Readers Write In #409: Yuvan-ai Pol Oruvan

Posted on September 21, 2021


(by  Kailasham)

Yuvan’s compositions, especially the background score, have gone to serve as the backbone for an impressive array of movies that released in the 2001-2011. These pieces burnished the names of the movies into the audience’s consciousness and contributed to building the image of the heroes in these pictures. Think what Thimiru, Sandakozhi and Thamirabarani did for young Vishal’s career. Manmadhan and Vallavan for STR’s. ThulluvadhoIlamai, KaadhalKondaen, and Pudhupettai for Dhanush’s. ParuthiVeeran and Paiya for Karthi’s. It is natural for artists to enjoy a special bond with certain fellow performers, with these special connections often pushing them to set new standards. What amazes me most about Yuvan is the sheer number of synergies that he enjoys with other artists in the industry. Think of his projects with Ameer, Vishnuvardhan, Venkat Prabhu, Selvaraghavan, and M. Rajesh, to name a few.

I find it natural to refer to Rahman and Harris Jeyaraj when talking about Yuvan because their scores are the musical bedrock of childhood and teenage. With ARR shifting attention to Bollywood, and later to Hollywood in the mid noughties, Yuvan and Harris ensured that for a golden stretch of 7-8 years, Rahman’s absence would not be felt too sharply. Rahman and Harris managed to follow their breakthrough albums with a string of sustained successes: Roja begot Gentleman, Duet, Kaadhalan, Karuthamma and Indira. Minnale and Majnu were soon followed by Saamy, 12B and KaakhaKaakha. With Yuvan, however, not only was his debut a low-key affair, even a hit like PoovellamKettupaar did not gain him enough traction in the industry. It took a Dheenafor him to really mark his territory, and there hasbeen no looking back since then. This story of struggle and late recognition first endeared me to Yuvan, the artist, and is relatively easy to relate to.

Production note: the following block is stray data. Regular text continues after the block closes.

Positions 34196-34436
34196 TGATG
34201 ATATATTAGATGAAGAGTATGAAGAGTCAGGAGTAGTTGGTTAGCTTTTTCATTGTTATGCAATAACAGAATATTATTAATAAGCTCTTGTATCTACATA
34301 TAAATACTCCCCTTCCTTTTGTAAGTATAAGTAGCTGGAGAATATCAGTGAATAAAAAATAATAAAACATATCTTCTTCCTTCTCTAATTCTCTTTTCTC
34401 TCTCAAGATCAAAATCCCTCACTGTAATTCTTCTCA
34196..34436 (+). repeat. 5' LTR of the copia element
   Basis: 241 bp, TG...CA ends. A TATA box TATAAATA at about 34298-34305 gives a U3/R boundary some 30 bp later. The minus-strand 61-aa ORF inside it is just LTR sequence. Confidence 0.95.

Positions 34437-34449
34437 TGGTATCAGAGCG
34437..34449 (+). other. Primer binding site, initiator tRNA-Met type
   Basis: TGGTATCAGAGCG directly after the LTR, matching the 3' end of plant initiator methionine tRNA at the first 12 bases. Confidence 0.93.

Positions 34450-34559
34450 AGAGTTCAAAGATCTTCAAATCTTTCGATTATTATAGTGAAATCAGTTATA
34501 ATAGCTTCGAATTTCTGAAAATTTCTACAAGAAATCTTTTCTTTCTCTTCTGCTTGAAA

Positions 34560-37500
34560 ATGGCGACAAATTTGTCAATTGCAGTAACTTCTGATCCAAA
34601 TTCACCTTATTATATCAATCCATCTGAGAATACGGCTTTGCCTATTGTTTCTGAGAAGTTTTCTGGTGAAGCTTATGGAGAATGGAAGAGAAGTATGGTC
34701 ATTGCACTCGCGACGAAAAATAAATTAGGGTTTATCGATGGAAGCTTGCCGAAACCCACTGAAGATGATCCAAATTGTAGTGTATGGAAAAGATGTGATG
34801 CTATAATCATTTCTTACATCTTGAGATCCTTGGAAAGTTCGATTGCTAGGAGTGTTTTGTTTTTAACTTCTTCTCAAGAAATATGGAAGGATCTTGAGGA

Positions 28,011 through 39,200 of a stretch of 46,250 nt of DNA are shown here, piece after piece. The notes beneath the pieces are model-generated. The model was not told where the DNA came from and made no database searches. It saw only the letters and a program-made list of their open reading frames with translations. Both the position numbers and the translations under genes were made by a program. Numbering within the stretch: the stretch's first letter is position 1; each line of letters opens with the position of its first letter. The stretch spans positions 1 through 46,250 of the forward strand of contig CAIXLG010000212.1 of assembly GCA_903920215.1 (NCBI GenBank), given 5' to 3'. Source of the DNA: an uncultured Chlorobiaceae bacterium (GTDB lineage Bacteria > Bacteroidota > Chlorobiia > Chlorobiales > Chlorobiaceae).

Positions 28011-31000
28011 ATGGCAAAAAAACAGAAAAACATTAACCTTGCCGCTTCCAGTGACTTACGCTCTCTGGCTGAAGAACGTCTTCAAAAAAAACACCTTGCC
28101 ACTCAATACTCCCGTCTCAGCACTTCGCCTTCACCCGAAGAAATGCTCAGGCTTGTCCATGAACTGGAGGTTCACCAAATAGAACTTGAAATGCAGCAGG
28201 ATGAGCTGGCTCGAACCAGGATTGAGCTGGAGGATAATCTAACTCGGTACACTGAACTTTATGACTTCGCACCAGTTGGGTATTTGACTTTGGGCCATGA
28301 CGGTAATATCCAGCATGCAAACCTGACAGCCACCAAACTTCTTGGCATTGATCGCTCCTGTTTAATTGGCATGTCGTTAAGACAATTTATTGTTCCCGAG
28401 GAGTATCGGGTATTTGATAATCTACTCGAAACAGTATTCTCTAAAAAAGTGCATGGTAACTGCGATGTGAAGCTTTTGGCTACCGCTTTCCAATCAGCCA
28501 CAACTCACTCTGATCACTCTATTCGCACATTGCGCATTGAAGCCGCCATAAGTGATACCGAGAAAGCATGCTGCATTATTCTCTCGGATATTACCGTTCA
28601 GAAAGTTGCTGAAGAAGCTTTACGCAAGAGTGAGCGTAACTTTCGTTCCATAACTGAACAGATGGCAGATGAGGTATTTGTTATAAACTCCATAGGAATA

Yuvan’s brand of experimentation is one of a sustained slow-burn variety: think “Boom Boom” from Raam, “KannaiVittu” from Pattiyal, “Jalsa” from Chennai 600028, “Loosu Penne” from Vallavan, and “Thee Pidikka” from “ArindhumAriyaamalum”. It is also probably because these songs released in an era when only living things went viral, and even when they did, it was never good news. Judging from the response to “Rowdy Baby”, who knows how the above songs might have panned out had they been released a decade later.

Scarcely had anyone in the Tamil film industry used the concept of remixes to such great effect, adding pep while retaining the soul of the original. His latest addition to this list, “Per Vechaalum”, is another testament that he remains the undisputed master of the remix territory. 

Playing the anchor to a huge chunk of Yuvan’s melodies is the Zen-like lyricism of the late Na. Muthukumar. It would take a whole another article to describe what NM means to Yuvan fans, and I would like to refer interested readers to a small piecethat [Note to editor: Here is the full URL:] I had written to overcome the shock of his untimely demise. The shock-value of Yuvan’s tunes, combined with the staying power of NM’s words made them an irresistible combo. “Pesugiraen” from SathamPodathey and “OruNaalil” from Pudhupettai deserve to be bottled and sold over the counter at pharmacies.

Here is praying for the man’s good health, and wishing for many more great albums.